February 6, 2008
This medical news about health and wellness is brought to you as a service from Dr Steven Horvitz and The Institute for Medical Wellness.
Cholesterol May Help Build Muscle
Low cholesterol levels may be good for your heart, but cholesterol levels that are too low may negate exercise-related muscle gain, says a Texas A&M University study of 50 men and women, ages 60 to 69.
Participants took part in a 12-week exercise program that included stretching, riding a stationary bike and weightlifting. They all ate similar meals, CBC News reported.
The most impressive gains in muscle strength occurred in those with the highest cholesterol levels, rather than those with the lowest levels.
The study authors said cholesterol may play an important role in muscle tissue repair, which is critical in building muscle mass, CBC News reported.
"As you exercise, your muscles can become sore because they are rebuilding muscle mass. More cholesterol may result in a more robust inflammatory response. We know that inflammation in some areas, such as near the heart, is not good, but for building muscles it may be beneficial, and cholesterol appears to aid in this process," lead investigator Steven Riechman, assistant professor of health and kineisiology at Texas A&M, said in a prepared statement.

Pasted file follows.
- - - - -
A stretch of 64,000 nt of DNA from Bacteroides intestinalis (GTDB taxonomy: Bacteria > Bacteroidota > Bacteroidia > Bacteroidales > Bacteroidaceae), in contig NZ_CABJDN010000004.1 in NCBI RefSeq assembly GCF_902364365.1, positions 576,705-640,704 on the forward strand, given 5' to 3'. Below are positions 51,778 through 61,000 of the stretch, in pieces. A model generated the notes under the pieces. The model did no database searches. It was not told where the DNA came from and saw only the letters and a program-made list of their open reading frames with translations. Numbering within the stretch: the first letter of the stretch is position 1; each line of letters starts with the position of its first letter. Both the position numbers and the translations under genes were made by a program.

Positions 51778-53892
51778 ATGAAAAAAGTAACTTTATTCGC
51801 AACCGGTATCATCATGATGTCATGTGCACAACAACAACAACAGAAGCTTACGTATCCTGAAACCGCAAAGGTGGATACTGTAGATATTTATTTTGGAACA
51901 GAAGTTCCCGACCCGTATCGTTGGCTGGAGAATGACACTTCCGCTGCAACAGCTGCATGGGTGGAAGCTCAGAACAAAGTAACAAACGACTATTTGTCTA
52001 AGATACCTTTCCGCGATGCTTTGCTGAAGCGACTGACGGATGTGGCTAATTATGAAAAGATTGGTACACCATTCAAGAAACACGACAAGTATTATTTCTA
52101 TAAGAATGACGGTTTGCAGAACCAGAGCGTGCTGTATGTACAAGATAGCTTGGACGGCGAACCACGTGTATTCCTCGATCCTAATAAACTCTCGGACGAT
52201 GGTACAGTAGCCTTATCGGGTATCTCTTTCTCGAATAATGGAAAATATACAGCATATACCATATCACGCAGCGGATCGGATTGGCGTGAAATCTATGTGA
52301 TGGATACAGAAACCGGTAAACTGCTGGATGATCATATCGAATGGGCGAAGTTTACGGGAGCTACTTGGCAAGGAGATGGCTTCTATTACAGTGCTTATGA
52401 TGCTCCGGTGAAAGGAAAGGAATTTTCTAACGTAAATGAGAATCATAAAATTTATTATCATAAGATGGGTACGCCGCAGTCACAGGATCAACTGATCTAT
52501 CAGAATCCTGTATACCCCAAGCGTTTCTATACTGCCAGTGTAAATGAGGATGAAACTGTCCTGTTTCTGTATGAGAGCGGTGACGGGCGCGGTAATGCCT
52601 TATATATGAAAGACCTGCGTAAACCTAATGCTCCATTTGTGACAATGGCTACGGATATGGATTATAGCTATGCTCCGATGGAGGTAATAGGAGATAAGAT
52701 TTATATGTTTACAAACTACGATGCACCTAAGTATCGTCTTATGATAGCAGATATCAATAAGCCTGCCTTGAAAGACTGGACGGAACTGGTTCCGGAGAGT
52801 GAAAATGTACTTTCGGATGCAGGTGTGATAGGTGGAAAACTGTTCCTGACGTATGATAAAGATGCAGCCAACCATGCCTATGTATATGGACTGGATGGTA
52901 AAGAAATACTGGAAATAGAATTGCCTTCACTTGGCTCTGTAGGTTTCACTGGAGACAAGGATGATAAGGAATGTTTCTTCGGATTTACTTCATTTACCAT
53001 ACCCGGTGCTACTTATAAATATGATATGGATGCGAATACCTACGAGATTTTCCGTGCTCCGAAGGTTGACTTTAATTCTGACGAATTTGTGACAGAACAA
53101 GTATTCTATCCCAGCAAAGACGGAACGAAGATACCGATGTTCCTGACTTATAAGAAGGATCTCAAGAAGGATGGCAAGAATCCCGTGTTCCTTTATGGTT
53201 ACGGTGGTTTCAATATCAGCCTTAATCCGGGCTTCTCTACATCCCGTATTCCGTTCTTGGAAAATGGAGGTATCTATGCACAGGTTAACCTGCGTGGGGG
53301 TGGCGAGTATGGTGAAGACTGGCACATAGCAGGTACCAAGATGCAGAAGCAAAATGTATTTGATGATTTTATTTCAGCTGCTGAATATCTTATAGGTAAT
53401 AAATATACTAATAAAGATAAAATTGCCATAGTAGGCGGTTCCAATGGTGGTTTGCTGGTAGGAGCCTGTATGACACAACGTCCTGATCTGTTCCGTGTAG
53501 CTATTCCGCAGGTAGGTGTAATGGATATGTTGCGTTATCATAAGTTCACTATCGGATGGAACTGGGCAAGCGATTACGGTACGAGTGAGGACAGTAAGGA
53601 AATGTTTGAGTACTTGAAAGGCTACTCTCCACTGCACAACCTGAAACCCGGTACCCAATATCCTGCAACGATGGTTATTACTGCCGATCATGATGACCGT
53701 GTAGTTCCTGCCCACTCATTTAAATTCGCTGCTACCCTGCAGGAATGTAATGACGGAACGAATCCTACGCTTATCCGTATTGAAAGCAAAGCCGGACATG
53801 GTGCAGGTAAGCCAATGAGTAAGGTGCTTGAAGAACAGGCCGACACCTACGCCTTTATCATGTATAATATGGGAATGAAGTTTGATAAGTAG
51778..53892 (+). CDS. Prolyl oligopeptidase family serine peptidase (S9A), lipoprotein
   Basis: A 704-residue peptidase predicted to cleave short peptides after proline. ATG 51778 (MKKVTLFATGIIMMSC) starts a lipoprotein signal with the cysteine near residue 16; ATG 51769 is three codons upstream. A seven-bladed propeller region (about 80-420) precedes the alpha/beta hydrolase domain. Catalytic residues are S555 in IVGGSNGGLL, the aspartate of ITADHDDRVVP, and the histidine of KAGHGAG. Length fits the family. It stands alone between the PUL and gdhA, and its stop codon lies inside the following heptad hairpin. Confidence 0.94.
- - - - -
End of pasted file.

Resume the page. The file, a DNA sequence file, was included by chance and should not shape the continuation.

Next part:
The study was published in the Journal of Gerontology.
The hypothesis that cholesterol is bad for your health and should be lowered at all costs is starting to unravel. As many of my patients know, I have not been a fan of cholesterol lowering medications. I view cholesterol as a marker for human health and disease, but not as a cause of disease.
Cholesterol is made by our body, in our liver, whether we eat cholesterol and fat in our diets or not. Obviously cholesterol must have some positive actions in our bodies. The article you just read appears to be one positive action. Hopefully in the near future more medical studies will be conducted and published showing more beneficial actions of cholesterol.
Achieving good cholesterol levels is important. But how you achieve those levels is more important. Using medications to improve your cholesterol levels is like painting a car with a rusty engine. The cholesterol and paint will look wonderful, but the car engine, heart and vascular system do not always benefit. A good analysis of cholesterol lowering medications was written and appears in Business Week magazine, Jan 28, 2008 edition.
I would like to provide a link to another site that reviews cholesterol lowering treatments with a slightly different analysis than you usually hear on the news. I am providing this link as fuel for thought and I would welcome any comment or feedback.
Steven Horvitz, D.O.
Board Certified Family Medicine
Your Partner in Health!